Earlier in the year at the Reckon conference here in Auckland, we had an interesting discussion about the future of accounting. There’s no doubt that our industry is changing and my opinion, and undoubtedly an opinion shared by many, is that we need to seriously define, or redefine, what our value actually is. Where can we add or create value for our clients? What is it that we, as accountants and bookkeepers, have the unique ability to do well which will benefit others?
Technology and software has impacted our industry in a major way making it simpler for businesses and accounts professionals alike to take care of the basics such as bank reconciliations and GST returns and to get accurate financial information quickly. This is a good thing. The cost of compliance for business in New Zealand has got to come down.
A lot of small business owners that I speak to do not value highly the work that their accountant does for them in preparing their end of year accounts and tax returns, and as such the fees charged tend to fall into that grudge-buy category along with the cost of insurance.
Clients don’t always understand what is being done by their accountant or the time that is necessary to do it. I think that accountants, in general, are not very good at being transparent about their fees and I think it would go a long way if they educated their clients about the steps they need to go through, the checks & balances that they undertake in order to ensure the accuracy of the data they are preparing, and why those things that they do are necessary and therefore of value to the client. And why their accountant’s knowledge, gained over many years of study and continuous education, is of value to the business owner.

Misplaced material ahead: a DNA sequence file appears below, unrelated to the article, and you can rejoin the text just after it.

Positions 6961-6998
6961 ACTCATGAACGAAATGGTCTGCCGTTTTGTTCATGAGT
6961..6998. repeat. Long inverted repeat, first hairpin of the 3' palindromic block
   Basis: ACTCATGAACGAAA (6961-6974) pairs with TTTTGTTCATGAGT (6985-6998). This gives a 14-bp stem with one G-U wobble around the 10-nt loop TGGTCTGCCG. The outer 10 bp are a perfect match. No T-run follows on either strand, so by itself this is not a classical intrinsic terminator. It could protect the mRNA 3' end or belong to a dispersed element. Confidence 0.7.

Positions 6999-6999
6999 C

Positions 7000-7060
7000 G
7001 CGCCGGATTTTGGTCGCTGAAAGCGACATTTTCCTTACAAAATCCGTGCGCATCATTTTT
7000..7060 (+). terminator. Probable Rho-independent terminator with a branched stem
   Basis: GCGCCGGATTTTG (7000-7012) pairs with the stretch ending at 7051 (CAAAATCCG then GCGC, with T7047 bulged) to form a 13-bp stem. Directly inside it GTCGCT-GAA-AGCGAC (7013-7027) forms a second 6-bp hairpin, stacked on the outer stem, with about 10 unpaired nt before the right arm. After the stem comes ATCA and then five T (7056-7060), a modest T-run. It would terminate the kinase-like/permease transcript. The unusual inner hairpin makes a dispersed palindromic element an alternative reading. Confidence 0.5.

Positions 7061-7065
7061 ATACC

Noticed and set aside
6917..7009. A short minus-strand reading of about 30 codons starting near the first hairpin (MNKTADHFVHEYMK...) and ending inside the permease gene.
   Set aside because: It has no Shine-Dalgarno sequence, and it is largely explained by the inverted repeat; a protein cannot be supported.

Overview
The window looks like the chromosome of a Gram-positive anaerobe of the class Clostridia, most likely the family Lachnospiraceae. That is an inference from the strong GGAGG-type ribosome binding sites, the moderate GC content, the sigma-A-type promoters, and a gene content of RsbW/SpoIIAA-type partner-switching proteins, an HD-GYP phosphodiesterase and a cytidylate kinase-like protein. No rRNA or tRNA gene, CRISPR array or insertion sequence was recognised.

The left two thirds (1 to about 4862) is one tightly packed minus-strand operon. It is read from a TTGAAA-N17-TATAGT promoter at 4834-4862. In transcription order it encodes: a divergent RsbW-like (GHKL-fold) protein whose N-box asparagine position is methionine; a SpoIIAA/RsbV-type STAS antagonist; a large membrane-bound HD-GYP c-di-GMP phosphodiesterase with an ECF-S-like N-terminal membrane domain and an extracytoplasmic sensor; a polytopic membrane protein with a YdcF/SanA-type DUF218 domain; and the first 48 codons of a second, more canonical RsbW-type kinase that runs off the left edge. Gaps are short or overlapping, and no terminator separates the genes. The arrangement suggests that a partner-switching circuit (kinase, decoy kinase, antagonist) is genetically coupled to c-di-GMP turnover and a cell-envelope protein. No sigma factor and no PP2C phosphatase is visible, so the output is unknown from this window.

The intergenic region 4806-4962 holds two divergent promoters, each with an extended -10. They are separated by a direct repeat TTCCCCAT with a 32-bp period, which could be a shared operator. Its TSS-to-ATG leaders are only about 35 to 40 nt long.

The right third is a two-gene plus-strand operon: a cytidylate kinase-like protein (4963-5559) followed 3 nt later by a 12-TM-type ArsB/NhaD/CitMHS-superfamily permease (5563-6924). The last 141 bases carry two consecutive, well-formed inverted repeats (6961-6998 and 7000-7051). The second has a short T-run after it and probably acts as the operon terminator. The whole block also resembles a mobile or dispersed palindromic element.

Additionally the line between bookkeeping and accounting is becoming increasingly blurred. Accounting firms are asking themselves what exactly is their role. Bookkeepers are offering services that may have been the exclusive domain of accounting firms 10 or 20 years ago. Where do we all fit in.
Offshore outsourced accounting and bookkeeping is also becoming a thing, and will undoubtedly become more prevalent in an effort to lower labour costs for accounting firms and ultimately for accountants’ clients. India seems to be the leaders in this market, at least in terms of marketing and being vocal about their offerings. I get emails and LinkedIn messages regularly offering me this type of service. For now it doesn’t suit my business model but there may come a time, for a particular type of client, when it will. It’s unlikely it will suit every business but it will meet the needs of many.
There is no right or wrong solution as we head into what feels like something akin to the big blue yonder. And I think it’s a cool thing when innovation shakes up an industry which is exactly what’s happening here. Just because we’ve always done it that way is not a good reason to continue to do something, and continuously looking for improvement in business processes and in value added is a true indicator of success and potential business longevity.
I keep saying it – it’s an fascinating time to be in this industry.And it’s so interesting to be watching it all play out, and indeed to be a small player in the game.